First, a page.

Let me start off by making one thing crystal clear. If you want to settle your taxes with the IRS, it is possible, but very rare and does not happen often. The IRS most definitely has the authority to write off some or all of your tax debt. This is known as an Offer In Compromise or OIC.
Let’s go over exactly how you can do this yourself.
What is an Offer In Compromise?
An offer in compromise is an agreement that you make with IRS. It allows you to prove to the IRS that you are 100% unable to meet your tax obligations and instead settle for less than the full amount you owe.
If you are able to demonstrate and prove that you are definitely unable to you pay your tax debt, then the offer in compromise is a way to settle your taxes with the IRS.
Who qualifies for an Offer In Compromise?
Not everyone qualifies for an Offer In Compromise. The IRS is very skeptical when it comes to OIC request. Generally, the IRS will accept an Offer In Compromise if you can convince them that:
- You are unable to pay the amount you owe in full or even over a payment period agreement
- The amount of tax that you owe is inaccurate, and you owe much less than they claim
- The payment in full would cause an “economic hardship” or be “unfair” or “inequitable”
To see if you indeed qualify, the IRS will take a very close look at to your income and all your assets. All of this information we provided by you when you fill out your form 433-A form.
If they go over your claims about your finances, then the IRS will consider helping you settle your taxes.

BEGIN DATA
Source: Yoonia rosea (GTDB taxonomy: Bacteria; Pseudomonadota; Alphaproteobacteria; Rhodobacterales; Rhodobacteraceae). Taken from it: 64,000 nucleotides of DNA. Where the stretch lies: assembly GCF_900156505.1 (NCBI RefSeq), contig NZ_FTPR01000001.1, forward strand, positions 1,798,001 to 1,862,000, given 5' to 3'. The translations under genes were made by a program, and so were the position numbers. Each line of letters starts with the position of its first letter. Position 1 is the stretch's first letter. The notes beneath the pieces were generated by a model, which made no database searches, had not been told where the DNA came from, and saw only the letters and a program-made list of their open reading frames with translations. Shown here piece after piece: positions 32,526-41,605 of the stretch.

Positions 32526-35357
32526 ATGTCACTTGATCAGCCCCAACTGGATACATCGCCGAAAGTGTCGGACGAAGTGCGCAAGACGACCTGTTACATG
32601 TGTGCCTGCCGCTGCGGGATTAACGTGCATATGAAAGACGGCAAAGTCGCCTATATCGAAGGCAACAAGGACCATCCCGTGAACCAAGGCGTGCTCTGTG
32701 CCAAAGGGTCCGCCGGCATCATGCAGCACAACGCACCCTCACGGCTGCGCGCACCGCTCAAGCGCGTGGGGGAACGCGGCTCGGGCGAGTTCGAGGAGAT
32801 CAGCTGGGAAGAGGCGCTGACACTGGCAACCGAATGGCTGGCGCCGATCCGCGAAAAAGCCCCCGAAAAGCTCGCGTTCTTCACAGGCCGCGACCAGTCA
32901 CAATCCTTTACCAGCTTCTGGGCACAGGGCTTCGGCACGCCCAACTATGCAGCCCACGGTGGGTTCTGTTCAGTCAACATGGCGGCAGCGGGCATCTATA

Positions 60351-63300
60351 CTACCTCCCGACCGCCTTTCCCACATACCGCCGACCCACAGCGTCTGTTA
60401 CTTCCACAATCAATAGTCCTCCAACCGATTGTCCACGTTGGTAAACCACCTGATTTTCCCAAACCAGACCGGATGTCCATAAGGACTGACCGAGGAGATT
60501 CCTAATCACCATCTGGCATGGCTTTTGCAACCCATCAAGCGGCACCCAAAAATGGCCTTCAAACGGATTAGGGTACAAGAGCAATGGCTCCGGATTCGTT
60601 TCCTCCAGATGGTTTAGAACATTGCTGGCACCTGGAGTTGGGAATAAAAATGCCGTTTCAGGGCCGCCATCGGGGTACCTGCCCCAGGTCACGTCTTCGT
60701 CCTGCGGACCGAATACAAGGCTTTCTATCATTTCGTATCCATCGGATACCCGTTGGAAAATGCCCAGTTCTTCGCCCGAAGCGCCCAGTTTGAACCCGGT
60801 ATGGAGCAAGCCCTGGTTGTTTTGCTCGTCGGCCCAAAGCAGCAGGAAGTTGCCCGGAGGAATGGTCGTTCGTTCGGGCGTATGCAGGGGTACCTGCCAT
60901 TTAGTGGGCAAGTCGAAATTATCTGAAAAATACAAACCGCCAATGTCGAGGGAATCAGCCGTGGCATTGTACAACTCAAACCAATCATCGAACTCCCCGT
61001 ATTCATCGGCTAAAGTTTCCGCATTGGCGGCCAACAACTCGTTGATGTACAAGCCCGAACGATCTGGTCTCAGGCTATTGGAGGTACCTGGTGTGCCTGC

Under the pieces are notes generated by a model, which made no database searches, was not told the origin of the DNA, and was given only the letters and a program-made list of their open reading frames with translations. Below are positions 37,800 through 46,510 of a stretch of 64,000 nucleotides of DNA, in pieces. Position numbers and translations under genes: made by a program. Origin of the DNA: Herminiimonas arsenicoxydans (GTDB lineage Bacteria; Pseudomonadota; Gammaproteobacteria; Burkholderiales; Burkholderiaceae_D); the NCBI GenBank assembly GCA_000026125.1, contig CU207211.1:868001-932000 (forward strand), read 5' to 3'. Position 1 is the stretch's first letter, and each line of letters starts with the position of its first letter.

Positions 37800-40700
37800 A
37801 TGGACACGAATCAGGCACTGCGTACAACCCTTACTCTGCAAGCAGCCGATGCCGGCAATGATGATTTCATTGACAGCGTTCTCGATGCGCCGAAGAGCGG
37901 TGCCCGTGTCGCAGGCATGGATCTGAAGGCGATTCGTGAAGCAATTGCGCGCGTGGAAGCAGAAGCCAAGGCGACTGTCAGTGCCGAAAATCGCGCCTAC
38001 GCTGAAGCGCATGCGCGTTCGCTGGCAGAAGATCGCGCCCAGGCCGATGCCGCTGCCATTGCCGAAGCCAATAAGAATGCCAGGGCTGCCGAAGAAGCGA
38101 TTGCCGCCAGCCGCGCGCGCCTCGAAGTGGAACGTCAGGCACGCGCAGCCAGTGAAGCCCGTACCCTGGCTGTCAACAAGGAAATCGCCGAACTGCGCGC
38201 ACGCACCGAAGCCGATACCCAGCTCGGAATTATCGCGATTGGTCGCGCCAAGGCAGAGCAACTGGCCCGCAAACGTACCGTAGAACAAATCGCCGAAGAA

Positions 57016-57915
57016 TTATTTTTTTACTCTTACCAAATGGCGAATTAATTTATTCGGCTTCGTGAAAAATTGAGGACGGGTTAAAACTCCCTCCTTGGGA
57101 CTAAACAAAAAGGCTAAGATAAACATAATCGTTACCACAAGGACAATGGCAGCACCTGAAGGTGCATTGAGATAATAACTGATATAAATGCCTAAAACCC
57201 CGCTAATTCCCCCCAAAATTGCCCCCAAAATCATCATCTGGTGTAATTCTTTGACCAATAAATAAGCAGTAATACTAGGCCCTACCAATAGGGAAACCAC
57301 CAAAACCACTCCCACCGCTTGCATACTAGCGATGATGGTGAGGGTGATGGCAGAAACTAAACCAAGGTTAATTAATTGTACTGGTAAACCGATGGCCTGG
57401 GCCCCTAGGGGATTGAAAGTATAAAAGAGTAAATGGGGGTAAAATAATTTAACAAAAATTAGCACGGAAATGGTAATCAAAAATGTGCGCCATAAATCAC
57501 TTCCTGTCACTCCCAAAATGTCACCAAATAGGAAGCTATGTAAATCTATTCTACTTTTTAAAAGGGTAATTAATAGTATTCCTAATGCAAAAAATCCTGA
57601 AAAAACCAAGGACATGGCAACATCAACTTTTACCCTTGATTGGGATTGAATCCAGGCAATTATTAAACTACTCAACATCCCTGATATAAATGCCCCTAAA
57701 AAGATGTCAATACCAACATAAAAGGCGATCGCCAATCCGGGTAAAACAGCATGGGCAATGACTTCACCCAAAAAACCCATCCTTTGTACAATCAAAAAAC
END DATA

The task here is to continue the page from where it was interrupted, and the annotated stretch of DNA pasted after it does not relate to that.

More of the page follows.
How to apply for an Offer In Compromise
Now that you understand what an Offer In Compromise is and who qualifies for one, then it’s probably clear if you personally qualify or not. If you still believe that an OIC is a good option for you, here is how you apply for one:
- Complete the Offer in Compromise Form 656
- Pay the $186 application fee
- Complete the Form 433-A that discloses all your financial information. You will also need to submit supporting documentation to your claims
- Once the IRS receives, reviews, and accepts your application, they will begin to negotiate your settlement
- You and the IRS will come to an agreement on the percentage of how much taxes you are to pay back over a certain period of time. It’s typically expected to be repaid in under 2 years.
How to evaluate your personal situation
Like any financial situation, it varies by individual. The IRS, fortunately, provides a tool called the OAC Qualifier Tool. This little tool helps you go to the qualification process and see if you qualify to request Offer In Compromise and settle your taxes with the IRS.
This whole process can get rather complicated, so it’s always highly recommended to work with a qualified tax expert to help you determine your assets, liabilities, and income. They can definitely help you determine if you qualify before attempted to go through the process. They can also help you determine how much to offer when dealing with the IRS and settling your taxes.
The more accurate and complete your application is, the higher your chances of it being accepted. So make sure you work with a professional that’ll help you and guide you through the process.
Wish you the best of luck!